Prime minister Boris Johnson is reportedly planning to set up a new charitable trust to bankroll upgrade work at Downing Street and circumvent a £30,000 civil service spending limit dismissed as symbolic of a bureaucracy that “does everything on the cheap”.
Johnson, who took up residence at No.10 in July 2019, is understood to be keen on the creation of a funding stream similar to the trusts that cover the refurbishment of the White House in Washington DC and Chequers, the prime minister’s official country residence in Buckinghamshire.
In 2010, then prime minister David Cameron and wife Samantha funded the additional cost of modernising the prime ministerial apartment, which is actually in No.11 Downing Street, above the £30,000 limit that is set by the Cabinet Office.
However, according to the Daily Mail, Johnson wants to set up an alternative funding stream to support the latest plans. It said the cost of Johnson and partner Carrie Symonds’ plans for Downing Street – created by interior designer Lulu Lytle – were believed to exceed £100,000.
The Mail said fabrics made by Lytle’s firm Soane Britain started at £100 per square metre.
The paper said the fund would be presented as having a “wider heritage purpose” than maintaining the prime ministerial flat because it would cover other parts of the Downing Street complex, including state rooms.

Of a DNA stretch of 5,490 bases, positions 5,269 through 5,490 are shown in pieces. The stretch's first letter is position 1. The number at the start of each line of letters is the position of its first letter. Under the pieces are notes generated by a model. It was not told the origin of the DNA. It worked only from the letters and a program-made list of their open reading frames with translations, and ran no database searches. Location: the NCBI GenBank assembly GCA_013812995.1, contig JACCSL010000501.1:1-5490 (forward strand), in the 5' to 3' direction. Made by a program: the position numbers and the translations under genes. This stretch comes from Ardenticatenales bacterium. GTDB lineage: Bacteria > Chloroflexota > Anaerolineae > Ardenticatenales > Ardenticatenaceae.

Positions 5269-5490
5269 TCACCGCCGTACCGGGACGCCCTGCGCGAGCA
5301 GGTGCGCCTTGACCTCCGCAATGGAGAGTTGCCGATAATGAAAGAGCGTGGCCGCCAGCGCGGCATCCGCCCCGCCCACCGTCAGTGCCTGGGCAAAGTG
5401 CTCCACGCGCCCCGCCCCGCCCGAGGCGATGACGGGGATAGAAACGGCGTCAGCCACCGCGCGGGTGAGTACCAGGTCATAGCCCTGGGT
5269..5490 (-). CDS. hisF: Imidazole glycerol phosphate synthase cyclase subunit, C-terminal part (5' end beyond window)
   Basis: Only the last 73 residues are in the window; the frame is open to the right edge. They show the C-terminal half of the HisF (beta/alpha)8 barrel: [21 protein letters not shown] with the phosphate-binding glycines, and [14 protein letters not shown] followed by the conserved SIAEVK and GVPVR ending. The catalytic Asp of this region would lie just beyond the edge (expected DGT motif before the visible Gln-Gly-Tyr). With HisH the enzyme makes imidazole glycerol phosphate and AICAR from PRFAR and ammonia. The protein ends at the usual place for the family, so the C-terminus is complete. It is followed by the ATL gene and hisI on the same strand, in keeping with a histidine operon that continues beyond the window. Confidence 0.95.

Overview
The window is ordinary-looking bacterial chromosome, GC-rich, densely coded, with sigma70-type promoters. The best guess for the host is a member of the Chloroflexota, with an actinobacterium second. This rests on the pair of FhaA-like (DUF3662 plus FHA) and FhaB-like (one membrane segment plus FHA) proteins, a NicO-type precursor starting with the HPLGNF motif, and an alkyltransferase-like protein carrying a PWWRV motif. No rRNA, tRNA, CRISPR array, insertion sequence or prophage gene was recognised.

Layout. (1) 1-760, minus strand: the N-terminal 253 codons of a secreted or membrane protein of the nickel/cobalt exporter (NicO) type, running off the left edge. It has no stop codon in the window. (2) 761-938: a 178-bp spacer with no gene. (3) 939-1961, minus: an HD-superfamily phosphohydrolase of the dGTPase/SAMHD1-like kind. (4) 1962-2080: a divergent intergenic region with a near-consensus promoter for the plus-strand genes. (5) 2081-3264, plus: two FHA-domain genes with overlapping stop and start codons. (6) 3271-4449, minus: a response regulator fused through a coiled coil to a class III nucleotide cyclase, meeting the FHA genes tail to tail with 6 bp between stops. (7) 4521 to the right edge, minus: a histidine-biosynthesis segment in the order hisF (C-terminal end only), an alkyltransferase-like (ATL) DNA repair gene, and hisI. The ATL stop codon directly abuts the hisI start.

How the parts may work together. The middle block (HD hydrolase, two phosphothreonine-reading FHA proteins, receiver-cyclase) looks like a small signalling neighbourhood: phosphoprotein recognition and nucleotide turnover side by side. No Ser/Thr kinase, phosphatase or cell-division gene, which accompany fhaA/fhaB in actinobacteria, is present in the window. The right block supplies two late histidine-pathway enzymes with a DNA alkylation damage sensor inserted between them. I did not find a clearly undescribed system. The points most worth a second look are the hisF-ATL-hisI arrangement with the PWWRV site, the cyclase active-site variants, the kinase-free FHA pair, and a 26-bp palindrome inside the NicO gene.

The paper quoted an “ally” of Johnson defending the charity plan and blaming officials for reluctance to spend appropriate sums of money on the complex.
“Downing Street is as iconic as Windsor Castle but is in danger of becoming tatty because the civil service does everything on the cheap,” they said.
“A new charity with privately-raised money to preserve it in great shape for all time is great value for the taxpayer and a great idea.”
The Mail said Johnson has asked Conservative peer Lord David Brownlow to run the charity and that an application to register it with the Charity Commission was under way.
A No.10 spokesman said the Downing Street complex was a working building, as well as containing two ministerial residences.
“As has been the case under successive administrations, refurbishments and maintenance are made periodically,” they said.
“Matters concerning works on the Downing Street estate, including the residences, are covered in the Cabinet Office annual report and accounts.”